The company that owns the hijacked tugboat Brahma 12 has agreed to pay the 50-million-peso ($1 million) ransom demanded by the Philippine rebel group Abu Sayyaf for the release of 10 Indonesian crew-members who have been held hostage since March 26, a senior Indonesian official said.
Coordinating Political, Legal and Security Affairs Minister Luhut Pandjaitan said the rebel group had been in contact with the company, Patria Maritime Lines.
"It is agreed that [the company] will pay 50 million pesos, or the equivalent of Rp 14.3 billion, which will be handed over at a certain location," Luhut said on Tuesday (19/04), as quoted by Tempo.co.
The minister said the two sides will communicate again later this week to discuss further details.
The decision to pay the ransom comes despite the government's efforts to facilitate the hostages' release and to even prepare special forces for a strike on Abu Sayyaf.
The Al Qaeda-linked group, which is based on the island of Mindanao, hijacked the Indonesian-flagged tugboat and the barge Anand 12 while en route to the Philippines from Banjarmasin in East Kalimantan province. The barge was later found abandoned.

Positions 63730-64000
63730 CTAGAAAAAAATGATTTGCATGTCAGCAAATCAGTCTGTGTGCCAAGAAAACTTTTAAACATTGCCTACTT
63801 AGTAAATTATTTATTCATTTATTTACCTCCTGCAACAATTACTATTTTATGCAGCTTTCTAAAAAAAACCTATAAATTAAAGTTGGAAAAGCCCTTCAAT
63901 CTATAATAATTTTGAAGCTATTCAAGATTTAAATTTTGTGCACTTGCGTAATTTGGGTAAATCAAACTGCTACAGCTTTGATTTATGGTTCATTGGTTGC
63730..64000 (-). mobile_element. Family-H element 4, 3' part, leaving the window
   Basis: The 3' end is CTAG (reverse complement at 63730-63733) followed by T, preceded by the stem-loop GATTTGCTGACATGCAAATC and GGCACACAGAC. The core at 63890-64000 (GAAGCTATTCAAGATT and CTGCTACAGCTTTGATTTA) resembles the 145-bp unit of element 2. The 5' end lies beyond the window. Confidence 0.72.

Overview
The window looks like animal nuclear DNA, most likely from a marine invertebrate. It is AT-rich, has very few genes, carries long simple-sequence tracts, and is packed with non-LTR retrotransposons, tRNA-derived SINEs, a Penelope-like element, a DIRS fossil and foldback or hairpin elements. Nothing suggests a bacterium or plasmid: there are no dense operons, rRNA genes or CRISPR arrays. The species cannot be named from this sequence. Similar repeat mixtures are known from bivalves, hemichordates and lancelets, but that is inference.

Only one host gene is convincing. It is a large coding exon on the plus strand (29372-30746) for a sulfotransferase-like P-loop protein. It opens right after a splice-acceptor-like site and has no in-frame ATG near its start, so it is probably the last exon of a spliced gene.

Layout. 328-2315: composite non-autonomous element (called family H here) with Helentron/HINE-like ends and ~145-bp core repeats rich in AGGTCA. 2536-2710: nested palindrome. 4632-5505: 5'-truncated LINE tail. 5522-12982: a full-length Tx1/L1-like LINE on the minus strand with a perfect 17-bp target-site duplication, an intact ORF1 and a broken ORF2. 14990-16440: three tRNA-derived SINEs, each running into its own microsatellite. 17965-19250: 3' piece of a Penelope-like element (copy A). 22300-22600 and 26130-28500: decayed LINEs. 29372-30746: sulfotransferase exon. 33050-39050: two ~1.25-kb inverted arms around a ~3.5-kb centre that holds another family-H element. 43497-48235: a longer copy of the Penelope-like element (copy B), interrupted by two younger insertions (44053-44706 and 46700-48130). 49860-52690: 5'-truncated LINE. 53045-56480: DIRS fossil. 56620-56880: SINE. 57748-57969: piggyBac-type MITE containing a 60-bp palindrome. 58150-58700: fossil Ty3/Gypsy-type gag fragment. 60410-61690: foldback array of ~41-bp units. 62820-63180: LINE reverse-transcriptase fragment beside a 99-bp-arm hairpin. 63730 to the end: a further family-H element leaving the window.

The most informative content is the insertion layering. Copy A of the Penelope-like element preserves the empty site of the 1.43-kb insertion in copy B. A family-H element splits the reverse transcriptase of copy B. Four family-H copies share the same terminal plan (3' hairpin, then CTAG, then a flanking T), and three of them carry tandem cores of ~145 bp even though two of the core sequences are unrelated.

The Abu Sayyaf group is also believed to be behind the hijacking of two more Indonesian ships, the tugboat TB Henry and the barge Cristi on Friday last week. Another four Indonesian crew-members were kidnapped in the incident. Six other crewmembers on board the two ships were released.
Luhut said Indonesian authorities and their counterparts in the Philippines are still investigating the whereabouts of the four Indonesians kidnapped this weekend.
The Abu Sayyaf is notorious for kidnappings, beheadings, bombings and extortion. The group has also been a major influence on other terror groups in Southeast Asia, including those in Indonesia.
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